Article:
We measure the social impact of its technology through a comprehensive approach that includes economic, environmental, and social metrics, along with partnerships and newly signed Letters of Intent (LOIs). Economically, D-Olivette has seen substantial growth, with a 30% increase in revenue from 2021 to 2023 and a target of 60% growth in 2024. Lead conversion rates improved to over 40% in 2023, aiming for 60% in 2024, while customer retention is strong, with 80% of new customers in 2023 being referrals. Financially, customers report saving over 50% in farming costs. Environmentally, D-Olivette’s technology mitigates greenhouse gases and reduces agricultural pollution, processing thousands of metric tons of organic waste in 2022 and targeting 60,000 CO2 equivalent mitigation by 2025. Socially, the company enhances access to clean energy, organic fertilizer, and animal feed supplements, with over 20,000 customers currently using its innovations, a number it plans to double by 2025.

To ensure the long-term sustainability of its systems, D-Olivette continuously optimizes its biodigester technology, incorporating AI and local languages for better biogas and food production. The company plans to launch Android and iOS versions of its chatbot by Q4 2025, expanding its dataset and local language support. Additionally, D-Olivette has signed numerous agreements, including a recent LOI with Integra Capital S.A. to expand operations in rural Argentina. The company has also received global recognition and awards from prestigious organizations such as JDF, IEEE, Royal Academy of Engineering, and JICA. D-Olivette is committed to research, regularly publishing findings in bioremediation, with its latest work focusing on the valorization of mango bio-slurry for aquaculture. These efforts collectively ensure the technology’s long-term sustainability and its profound impact on the communities it serves.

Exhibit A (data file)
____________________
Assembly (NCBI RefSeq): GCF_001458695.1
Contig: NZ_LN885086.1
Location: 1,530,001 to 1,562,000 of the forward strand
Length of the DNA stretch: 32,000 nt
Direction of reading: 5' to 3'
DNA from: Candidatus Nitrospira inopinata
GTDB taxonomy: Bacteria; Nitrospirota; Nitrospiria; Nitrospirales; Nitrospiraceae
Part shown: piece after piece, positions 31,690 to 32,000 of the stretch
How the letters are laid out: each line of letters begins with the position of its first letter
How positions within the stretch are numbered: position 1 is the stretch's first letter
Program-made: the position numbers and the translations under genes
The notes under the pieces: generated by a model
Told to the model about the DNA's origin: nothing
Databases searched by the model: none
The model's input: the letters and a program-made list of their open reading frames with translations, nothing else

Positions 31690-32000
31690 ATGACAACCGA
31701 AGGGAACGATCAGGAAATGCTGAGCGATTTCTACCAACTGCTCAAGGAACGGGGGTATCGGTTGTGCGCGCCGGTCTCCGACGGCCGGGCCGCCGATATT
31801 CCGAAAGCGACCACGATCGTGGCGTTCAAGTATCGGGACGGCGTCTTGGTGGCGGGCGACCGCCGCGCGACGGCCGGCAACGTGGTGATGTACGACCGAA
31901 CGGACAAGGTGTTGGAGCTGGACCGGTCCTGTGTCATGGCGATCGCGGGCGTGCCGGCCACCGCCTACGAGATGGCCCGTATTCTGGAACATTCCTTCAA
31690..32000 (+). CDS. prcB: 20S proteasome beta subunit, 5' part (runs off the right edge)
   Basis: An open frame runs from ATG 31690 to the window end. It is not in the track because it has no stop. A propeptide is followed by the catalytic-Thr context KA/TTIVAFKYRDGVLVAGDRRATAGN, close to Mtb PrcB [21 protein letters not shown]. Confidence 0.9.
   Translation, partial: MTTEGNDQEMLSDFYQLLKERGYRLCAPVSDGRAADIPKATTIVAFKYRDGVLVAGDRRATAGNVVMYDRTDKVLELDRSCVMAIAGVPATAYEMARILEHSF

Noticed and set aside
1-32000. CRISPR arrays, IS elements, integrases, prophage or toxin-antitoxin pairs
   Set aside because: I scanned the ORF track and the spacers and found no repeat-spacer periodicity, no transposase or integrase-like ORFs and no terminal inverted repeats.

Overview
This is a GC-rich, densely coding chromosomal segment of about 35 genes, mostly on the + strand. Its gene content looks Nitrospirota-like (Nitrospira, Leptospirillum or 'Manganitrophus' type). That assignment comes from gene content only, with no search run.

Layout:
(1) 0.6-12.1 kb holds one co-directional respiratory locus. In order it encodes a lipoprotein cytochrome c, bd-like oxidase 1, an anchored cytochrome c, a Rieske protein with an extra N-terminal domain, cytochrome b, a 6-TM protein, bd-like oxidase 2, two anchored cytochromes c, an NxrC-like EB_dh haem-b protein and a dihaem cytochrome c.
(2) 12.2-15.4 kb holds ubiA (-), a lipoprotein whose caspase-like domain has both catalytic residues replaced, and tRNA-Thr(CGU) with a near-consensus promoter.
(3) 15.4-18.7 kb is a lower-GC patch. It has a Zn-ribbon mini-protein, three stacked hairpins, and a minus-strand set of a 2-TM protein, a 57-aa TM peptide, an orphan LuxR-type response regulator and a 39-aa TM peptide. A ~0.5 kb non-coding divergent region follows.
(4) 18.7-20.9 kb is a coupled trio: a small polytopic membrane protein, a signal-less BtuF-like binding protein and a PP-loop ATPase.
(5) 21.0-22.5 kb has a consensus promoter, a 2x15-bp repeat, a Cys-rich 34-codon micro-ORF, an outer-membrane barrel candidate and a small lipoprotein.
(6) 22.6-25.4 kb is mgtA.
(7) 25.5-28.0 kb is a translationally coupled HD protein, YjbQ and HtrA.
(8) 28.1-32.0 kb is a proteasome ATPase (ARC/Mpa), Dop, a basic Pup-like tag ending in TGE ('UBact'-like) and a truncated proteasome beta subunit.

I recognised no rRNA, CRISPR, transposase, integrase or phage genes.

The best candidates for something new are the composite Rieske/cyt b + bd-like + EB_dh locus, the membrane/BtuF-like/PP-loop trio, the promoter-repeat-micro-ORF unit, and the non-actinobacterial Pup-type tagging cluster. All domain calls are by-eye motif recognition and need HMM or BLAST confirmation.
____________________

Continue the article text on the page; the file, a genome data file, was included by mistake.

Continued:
Winning the Margaret Award is a significant recognition. How do you see this award impacting D-Olivette’s work? 

Winning the JFD award has significantly benefited D-Olivette in various ways, providing numerous benefits that enhance our outreach. Firstly, the award has increased our credibility and trust among stakeholders, reinforcing the legitimacy of our mission and solutions. It has also opened doors for attracting funding and investment; we are currently in discussions with several French investors, which we are optimistic will soon lead to substantial financial support. Such recognition boosts investor confidence by showcasing that our enterprise has been vetted and acknowledged for its effectiveness and potential. The award has significantly raised public awareness through extensive media exposure provided by the JFD program, highlighting our mission and the positive impact of our work. Additionally, the award ceremony itself was an excellent networking platform, enabling us to connect with influential individuals, potential partners, investors, and customers. Internally, the award has been a great motivator for our team, boosting morale and fostering a sense of pride and achievement. Overall, the Margaret Award has been a catalyst for growth and validation, positioning D-Olivette to expand its impact and continue driving sustainable development in the communities we serve, fostering a sense of pride and achievement.

The Margaret Award specifically recognizes women who are making a difference. What does being a champion for women in the STEM field mean to you? 

Being a champion for women in the STEM (Science, Technology, Engineering, and Mathematics) field means actively supporting, advocating for, and creating opportunities for other women, especially rural women and those underserved to succeed and thrive by creating clean energy and sustainable resource recovery solutions for them while engaging them through this approach to also protecting the planet. The mission is to help, empower, and engage women, especially those who are greatly disadvantaged.